I garden in Cyprus, in a flat old farming field, alt. approx. 30 m asl.

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Fermi

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Re: Roses
« Reply #154 on: November 08, 2018, 03:05:18 PM »
It's rose time in our garden! I have to admit that though many don't get watered (or pruned regularly :o ) the ones that do best get a bit of water through the summer.
Here are a few:
1) a rose arch made by the understock (?Rosa multiflora) from a standard rose that died - I quite like the simplicity of the single flowers so have yet to remove it!
2) close up of the flowers;
3) A wrought iron "rose pillar" planted with Rosa 'Papa Delbard' and Clematis 'Romantika';
4) close up of Clematis 'Romantika' & Rosa 'Papa Delbard'
cheers
fermi
Mr F de Sousa, Central Victoria, Australia
member of AGS, SRGC, NARGS
working as a physio to support my gardening habit!

Umbrian

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Re: Roses
« Reply #155 on: November 09, 2018, 07:41:08 AM »
I have a 'Love/Hate relationship with roses.....love the perfume of some I inherited when we moved house but hate the problems associated with them - blackspot, mildew.....and tackling the pruning. I have a real weakness for Clematis however and love the  colour of Romantika - especially combined with the rose in your 'photos. Don't remove the white one-  it is glorious in its simplicity!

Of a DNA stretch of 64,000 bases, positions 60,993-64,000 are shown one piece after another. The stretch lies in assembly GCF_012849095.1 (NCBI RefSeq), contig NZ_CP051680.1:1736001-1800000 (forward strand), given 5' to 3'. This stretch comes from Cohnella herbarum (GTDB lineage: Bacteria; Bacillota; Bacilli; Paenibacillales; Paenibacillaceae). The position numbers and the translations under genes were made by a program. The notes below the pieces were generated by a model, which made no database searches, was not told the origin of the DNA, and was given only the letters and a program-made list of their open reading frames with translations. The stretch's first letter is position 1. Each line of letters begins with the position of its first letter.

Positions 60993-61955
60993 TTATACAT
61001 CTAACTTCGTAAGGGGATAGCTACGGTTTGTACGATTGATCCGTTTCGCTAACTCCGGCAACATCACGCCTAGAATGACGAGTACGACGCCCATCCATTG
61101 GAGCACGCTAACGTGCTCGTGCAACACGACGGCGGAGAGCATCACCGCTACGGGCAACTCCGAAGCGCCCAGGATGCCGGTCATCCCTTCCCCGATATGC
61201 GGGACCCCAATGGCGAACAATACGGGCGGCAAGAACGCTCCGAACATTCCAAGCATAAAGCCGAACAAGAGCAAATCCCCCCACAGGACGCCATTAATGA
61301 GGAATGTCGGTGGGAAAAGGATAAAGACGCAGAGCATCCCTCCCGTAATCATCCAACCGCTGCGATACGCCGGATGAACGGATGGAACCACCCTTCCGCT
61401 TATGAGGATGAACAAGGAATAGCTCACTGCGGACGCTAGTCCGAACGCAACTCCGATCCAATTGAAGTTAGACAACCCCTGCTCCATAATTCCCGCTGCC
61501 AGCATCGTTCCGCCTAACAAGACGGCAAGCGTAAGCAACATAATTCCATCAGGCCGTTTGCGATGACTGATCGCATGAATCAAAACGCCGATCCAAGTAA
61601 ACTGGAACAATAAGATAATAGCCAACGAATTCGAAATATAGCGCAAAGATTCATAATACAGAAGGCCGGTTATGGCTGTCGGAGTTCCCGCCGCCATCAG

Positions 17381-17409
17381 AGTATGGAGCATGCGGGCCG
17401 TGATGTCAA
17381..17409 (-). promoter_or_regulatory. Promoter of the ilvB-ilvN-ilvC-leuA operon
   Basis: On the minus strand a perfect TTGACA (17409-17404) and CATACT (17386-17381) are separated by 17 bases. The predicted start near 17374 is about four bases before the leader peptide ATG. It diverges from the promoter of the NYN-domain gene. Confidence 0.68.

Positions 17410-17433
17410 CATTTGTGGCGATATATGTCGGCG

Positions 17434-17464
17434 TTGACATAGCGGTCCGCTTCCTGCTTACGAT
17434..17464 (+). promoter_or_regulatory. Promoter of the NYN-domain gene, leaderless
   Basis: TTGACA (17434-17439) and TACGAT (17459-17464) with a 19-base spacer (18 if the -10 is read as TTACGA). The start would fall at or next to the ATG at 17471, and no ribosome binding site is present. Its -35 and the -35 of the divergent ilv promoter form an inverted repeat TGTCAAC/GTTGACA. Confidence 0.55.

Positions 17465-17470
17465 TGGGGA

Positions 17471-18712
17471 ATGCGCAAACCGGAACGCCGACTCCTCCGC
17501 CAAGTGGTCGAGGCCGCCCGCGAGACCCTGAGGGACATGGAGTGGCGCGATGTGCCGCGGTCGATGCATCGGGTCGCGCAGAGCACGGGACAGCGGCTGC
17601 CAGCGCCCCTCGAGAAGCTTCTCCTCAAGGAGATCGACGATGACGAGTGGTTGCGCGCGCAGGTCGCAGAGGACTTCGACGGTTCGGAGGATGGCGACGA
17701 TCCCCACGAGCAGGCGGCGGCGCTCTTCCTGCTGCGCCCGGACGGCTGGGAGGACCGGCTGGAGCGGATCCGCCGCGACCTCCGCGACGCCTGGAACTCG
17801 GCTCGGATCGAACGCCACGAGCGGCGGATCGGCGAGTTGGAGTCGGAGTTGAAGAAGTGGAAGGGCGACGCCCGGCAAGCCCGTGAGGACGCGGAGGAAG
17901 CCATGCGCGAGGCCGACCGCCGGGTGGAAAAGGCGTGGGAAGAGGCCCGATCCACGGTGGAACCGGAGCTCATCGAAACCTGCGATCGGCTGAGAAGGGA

MGS member living and gardening in Umbria, Italy for past 19 years. Recently moved from my original house and now planning and planting a new small garden.

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Fermi

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Re: Roses
« Reply #156 on: November 09, 2018, 10:11:32 AM »
Hi Carole,
the understock rose is safe for a while! The scent at the moment is wonderful but after it finishes it gets quite rambunctious and really needs to be tamed.
Under a tree in the paddock a long time ago a rose came up which I presume is a seedling from either 'Albertine' or 'Bloomfield Abundance' with flowers half way between with a fresh tea scent. The tree is now gone and the rose has bushed out,
cheers
fermi
Mr F de Sousa, Central Victoria, Australia
member of AGS, SRGC, NARGS
working as a physio to support my gardening habit!

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Alisdair

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Re: Roses
« Reply #157 on: November 09, 2018, 11:47:16 AM »
That's a very pretty seedling - the foliage looks splendidly healthy, too
Alisdair Aird
Gardens in SE England (Sussex); also coastal Southern Greece, and (in a very small way) South West France; MGS member (and former president); vice chairman RHS Lily Group, past chairman Cyclamen Society